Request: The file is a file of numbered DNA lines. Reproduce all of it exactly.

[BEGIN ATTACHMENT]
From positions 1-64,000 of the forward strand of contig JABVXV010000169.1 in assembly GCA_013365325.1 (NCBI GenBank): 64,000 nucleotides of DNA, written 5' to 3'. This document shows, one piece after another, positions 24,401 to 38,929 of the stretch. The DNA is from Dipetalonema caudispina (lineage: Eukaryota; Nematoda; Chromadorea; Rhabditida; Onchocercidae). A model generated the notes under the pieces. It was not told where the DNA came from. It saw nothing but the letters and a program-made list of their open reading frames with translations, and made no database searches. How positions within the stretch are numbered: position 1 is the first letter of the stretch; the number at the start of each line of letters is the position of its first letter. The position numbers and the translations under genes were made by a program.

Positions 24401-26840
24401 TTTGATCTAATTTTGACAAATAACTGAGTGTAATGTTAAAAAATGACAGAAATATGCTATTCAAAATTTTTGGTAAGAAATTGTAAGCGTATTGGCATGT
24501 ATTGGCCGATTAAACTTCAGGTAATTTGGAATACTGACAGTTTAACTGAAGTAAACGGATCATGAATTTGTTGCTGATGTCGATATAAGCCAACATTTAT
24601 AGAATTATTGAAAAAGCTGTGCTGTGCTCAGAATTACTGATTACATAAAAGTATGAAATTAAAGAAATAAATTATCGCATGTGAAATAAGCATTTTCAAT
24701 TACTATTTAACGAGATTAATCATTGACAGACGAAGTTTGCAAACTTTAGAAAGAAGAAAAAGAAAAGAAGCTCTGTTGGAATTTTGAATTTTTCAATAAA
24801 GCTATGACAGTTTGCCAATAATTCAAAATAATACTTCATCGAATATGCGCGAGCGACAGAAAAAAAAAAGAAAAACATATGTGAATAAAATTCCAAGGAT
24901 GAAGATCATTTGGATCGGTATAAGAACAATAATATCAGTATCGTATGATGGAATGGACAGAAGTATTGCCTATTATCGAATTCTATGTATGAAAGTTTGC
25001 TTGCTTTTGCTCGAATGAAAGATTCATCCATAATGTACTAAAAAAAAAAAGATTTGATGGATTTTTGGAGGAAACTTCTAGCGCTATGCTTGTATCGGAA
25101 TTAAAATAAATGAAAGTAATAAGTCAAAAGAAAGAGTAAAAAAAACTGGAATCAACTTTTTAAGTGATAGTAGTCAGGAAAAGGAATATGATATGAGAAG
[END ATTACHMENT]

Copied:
From positions 1-64,000 of the forward strand of contig JABVXV010000169.1 in assembly GCA_013365325.1 (NCBI GenBank): 64,000 nucleotides of DNA, written 5' to 3'. This document shows, one piece after another, positions 24,401 to 38,929 of the stretch. The DNA is from Dipetalonema caudispina (lineage: Eukaryota; Nematoda; Chromadorea; Rhabditida; Onchocercidae). A model generated the notes under the pieces. It was not told where the DNA came from. It saw nothing but the letters and a program-made list of their open reading frames with translations, and made no database searches. How positions within the stretch are numbered: position 1 is the first letter of the stretch; the number at the start of each line of letters is the position of its first letter. The position numbers and the translations under genes were made by a program.

Positions 24401-26840
24401 TTTGATCTAATTTTGACAAATAACTGAGTGTAATGTTAAAAAATGACAGAAATATGCTATTCAAAATTTTTGGTAAGAAATTGTAAGCGTATTGGCATGT
24501 ATTGGCCGATTAAACTTCAGGTAATTTGGAATACTGACAGTTTAACTGAAGTAAACGGATCATGAATTTGTTGCTGATGTCGATATAAGCCAACATTTAT
24601 AGAATTATTGAAAAAGCTGTGCTGTGCTCAGAATTACTGATTACATAAAAGTATGAAATTAAAGAAATAAATTATCGCATGTGAAATAAGCATTTTCAAT
24701 TACTATTTAACGAGATTAATCATTGACAGACGAAGTTTGCAAACTTTAGAAAGAAGAAAAAGAAAAGAAGCTCTGTTGGAATTTTGAATTTTTCAATAAA
24801 GCTATGACAGTTTGCCAATAATTCAAAATAATACTTCATCGAATATGCGCGAGCGACAGAAAAAAAAAAGAAAAACATATGTGAATAAAATTCCAAGGAT
24901 GAAGATCATTTGGATCGGTATAAGAACAATAATATCAGTATCGTATGATGGAATGGACAGAAGTATTGCCTATTATCGAATTCTATGTATGAAAGTTTGC
25001 TTGCTTTTGCTCGAATGAAAGATTCATCCATAATGTACTAAAAAAAAAAAGATTTGATGGATTTTTGGAGGAAACTTCTAGCGCTATGCTTGTATCGGAA
25101 TTAAAATAAATGAAAGTAATAAGTCAAAAGAAAGAGTAAAAAAAACTGGAATCAACTTTTTAAGTGATAGTAGTCAGGAAAAGGAATATGATATGAGAAG